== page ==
November 27, 2009
Near Roche Miette on the Yellowhead Highway we get stopped by a “sheep-jam”, bighorn-induced traffic congestion  at about the same time that we interrupted a truly engaged activist, peace rider who was cycling to Alaska to raise awareness of climate change. Just after our second sheep-jam where a film crew member also caught in the same traffic jam, pulled over to catch some sleep behind the wheel of a powerful all-terrain vehicle(did he see that many bighorn already?), we stopped to film a pack of wolves. After we booked into a place to stay in Jasper, we drove up to the ski hill at Marmot. A huge raven guided us along the winding road to the lodge. This winter there is a record snow fall to the delight of snowboarders and skiiers. The tasks of downloading the day’s film clips and photos to Picasa, and reading Gadd to name peaks, etc, were again interrupted by Yellowhead wildlife. Wapitii surrounded the hotel attracting amateur photographers to the unbelievably fun shot of a wapiti posing in front of the Wapiti signage.
Later on the same day speechless hits reached 150, 000 perhaps at exactly the same time we were left speechless by the miyat.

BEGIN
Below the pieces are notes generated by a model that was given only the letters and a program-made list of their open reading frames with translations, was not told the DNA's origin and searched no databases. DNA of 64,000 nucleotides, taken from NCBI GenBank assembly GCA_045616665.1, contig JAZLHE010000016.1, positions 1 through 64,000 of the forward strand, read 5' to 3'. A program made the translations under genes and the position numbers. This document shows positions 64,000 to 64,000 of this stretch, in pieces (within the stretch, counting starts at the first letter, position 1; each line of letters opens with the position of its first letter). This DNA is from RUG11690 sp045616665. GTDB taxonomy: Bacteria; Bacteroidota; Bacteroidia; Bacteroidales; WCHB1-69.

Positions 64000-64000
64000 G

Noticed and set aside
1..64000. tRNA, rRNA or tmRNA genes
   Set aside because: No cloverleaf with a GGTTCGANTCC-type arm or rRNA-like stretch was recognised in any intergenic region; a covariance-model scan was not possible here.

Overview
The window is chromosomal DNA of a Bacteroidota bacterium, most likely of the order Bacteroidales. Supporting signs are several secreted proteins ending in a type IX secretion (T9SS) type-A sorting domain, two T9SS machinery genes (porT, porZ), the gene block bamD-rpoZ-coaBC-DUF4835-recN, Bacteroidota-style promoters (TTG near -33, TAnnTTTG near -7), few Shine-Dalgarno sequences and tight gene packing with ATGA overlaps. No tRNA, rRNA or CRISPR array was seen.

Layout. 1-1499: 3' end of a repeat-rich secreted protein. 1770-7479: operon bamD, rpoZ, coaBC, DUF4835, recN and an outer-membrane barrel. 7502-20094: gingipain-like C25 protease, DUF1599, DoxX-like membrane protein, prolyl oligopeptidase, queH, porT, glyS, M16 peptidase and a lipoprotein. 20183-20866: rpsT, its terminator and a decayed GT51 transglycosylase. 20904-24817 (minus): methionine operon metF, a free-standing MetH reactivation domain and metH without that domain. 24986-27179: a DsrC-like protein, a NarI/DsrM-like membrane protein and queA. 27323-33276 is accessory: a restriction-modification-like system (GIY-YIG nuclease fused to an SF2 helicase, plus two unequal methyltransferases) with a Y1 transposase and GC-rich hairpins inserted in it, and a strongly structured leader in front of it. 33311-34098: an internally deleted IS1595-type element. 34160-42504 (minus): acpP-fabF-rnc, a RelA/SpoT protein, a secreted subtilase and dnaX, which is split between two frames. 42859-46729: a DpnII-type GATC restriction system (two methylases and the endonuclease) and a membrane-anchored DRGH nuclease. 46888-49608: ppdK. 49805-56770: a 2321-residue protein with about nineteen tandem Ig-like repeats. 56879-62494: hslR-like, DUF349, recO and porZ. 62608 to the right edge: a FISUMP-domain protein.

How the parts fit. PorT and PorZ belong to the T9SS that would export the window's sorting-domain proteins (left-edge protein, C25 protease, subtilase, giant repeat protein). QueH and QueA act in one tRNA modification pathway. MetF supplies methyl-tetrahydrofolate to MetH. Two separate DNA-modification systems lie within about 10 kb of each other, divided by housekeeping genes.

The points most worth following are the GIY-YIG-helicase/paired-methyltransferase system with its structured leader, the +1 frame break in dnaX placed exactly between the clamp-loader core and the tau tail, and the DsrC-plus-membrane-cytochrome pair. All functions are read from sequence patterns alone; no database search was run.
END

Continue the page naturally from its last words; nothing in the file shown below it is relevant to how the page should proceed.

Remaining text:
Speechless began as the next step from “beached wail” a failed attempt to overcome serious creative blocks . . .
Speechless does not really require the author to write. Web 2.0 platforms are ideally designed for writers who cannot write. At least for writers who cannot write in a straight line. Rhizomic thinkers and learners can allow themselves to “get lost.” All we need to do is to mark the virtual trail with something more solid than breadcrumbs.
Speechless cannot imagine faces or stories of its visitors and would rather that for now at least, that the speechless face be faceless, ageless, genderless, not associated with any institution, or group, or ideology, or demographics . . .
Speechless shares resources using the Creative Commons,
for memory work,
for revisiting histories with an ethical dimension,
for virtual tourists,
for the blogosphere,
for public policy,
Speechless has been a technological tool for mind-mapping . . .
1. See Ben Gadd 2008:408. Gadd explained that the bighorn sheep ovis canadensis, are plentiful in this area and female and young are often sighted here.
He claimed that the mountain named in the 1820s by voyageurs Roche Miette (Miette Rock) probably comes from the Cree word miyat (bighorn sheep). This tangible (very geological) link to the early (fur) trade routes is one way that the nonlinear learner can be pulled in so many directions that only web 2.0 platforms and applications could mind map it.
Gadd also notes a number of commonplace Canadian English misprononciations and/or mispellings of geological formations and place names in the Rocky Mountains with Spanish, French, Irish, Cree, Ojibwa etc origins.
Webliography and Bibliography
Gadd, Ben. 2008. Canadian Rockies: Geology Road Tours. Corax.